I suggest that naturalizing violence has precisely the effect of undermining such responsibility. If violence is “only natural,” if gendered aggression can be shrugged off with the comment that “boys will be boys,” if war is taken as inevitable, then ultimately non-violence cannot work: the wolf will at best be chained and sooner or later will break loose. Of the theorists whose discourses were sketched above, only Freud looked for ways in which civilization might sublimate aggression; and even he conceded that periodic blood letting was inevitable and probably healthy. We see in his writings a theme latent in much modern thought: if violence is naturalized it is partly justified; if it can’t be helped, it must be condoned.

If, however, the assumption that violence is natural is destabilized, then so also is that justification. We have no choice but to take responsibility for it, no shirking from the critical evaluation and re-formation of our habitus. The assumptions that form our habitus and the violent language, practices, and theories which entangle it must be brought to light, not left buried underground to spring up into new batches of war and terror. Only by patient removal of the roots of violence in our habitus can there be a clearing for the seeds of peace. Only then can non-violence work.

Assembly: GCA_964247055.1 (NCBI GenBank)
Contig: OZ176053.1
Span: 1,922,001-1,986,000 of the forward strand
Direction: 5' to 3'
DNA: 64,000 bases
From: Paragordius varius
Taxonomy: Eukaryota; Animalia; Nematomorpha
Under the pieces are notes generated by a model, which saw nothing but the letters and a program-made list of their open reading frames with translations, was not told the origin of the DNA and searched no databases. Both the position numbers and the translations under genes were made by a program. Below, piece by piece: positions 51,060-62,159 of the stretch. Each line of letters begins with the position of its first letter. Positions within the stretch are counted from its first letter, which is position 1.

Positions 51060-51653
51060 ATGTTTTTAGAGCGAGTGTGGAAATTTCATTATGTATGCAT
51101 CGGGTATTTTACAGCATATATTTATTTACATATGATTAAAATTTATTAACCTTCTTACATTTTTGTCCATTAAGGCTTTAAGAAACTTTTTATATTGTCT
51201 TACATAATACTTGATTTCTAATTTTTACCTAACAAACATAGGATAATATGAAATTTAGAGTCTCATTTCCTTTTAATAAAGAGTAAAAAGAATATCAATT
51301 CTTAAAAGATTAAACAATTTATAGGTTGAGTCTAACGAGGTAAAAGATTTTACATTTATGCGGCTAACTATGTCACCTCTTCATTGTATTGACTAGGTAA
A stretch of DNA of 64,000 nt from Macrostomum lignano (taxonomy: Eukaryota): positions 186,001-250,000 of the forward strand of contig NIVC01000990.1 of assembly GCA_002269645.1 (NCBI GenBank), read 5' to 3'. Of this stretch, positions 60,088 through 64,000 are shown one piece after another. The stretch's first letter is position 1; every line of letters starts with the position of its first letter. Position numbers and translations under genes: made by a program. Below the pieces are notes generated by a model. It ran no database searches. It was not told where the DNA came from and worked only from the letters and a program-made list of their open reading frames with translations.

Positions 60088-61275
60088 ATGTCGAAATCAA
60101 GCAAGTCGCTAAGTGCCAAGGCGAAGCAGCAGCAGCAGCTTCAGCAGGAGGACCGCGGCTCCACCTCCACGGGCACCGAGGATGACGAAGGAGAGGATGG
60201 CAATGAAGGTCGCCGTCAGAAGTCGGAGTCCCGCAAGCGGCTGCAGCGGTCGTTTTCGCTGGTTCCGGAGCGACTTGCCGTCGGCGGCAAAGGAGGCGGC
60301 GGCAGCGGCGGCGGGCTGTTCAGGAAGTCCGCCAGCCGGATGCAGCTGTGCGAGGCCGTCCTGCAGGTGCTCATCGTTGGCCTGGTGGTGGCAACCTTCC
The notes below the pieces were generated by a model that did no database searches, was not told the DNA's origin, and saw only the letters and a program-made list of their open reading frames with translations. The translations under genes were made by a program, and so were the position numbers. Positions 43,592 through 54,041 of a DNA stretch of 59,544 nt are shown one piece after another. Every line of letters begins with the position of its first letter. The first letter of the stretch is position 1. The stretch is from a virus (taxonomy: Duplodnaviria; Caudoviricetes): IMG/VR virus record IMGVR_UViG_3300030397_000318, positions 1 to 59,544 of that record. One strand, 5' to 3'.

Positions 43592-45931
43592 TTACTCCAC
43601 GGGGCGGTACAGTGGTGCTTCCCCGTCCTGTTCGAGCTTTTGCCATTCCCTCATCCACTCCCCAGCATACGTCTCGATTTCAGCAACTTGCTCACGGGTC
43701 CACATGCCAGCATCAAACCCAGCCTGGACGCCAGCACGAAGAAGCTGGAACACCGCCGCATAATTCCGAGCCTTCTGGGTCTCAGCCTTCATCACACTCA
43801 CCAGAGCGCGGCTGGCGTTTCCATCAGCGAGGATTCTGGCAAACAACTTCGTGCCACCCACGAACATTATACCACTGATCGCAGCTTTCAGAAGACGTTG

Grace M. Jantzen is Research Professor of Religion, Culture and Gender at the University of Manchester, U.K. Her latest books are Julian of Norwich: Mystic and Theologian (SPCK 2000) and Becoming Divine: Towards a Feminist Philosophy of Religion (Indiana University Press and Manchester University Press, 1998).


1 Pierre Bourdieu, Practical Reason: Or the Theory of Action (Cambridge: Polity, 1998), 25; cf. his The Logic of Practice (Cambridge: Polity, 1990).
2Logic of Practice, 56, 53.
3 I use the masculine deliberately, and will discuss its implications later in the essay.
4 Susanne Kappeler, The Will to Violence: The Politics of Personal Behaviour (Cambridge: Polity, 1995), 9.
5 Marjorie Hewitt Suchocki, The Fall to Violence: Original Sin in Relational Theology (New York: Continuum, 1994), 85.
6 John Calvin, Institutes of the Christian Religion, trans. Henry Beveridge (Grand Rapids, MI: Wm. B. Eerdmans, 1957), Vol. I, Bk. II, i. 8, 217.
7 Karl Barth, Church Dogmatics, Vol. III. 4: The Doctrine of Creation (Edinburgh: T&T Clark, 1958), 413.
8Ibid., 414.
9 Note the extent to which both Hobbes’s and Locke’s political writings are saturated with Biblical references. Thomas Hobbes, Leviathan (London: Penguin, 1985); John Locke, Two Treatises of Government (London: J.M. Dent, 1924).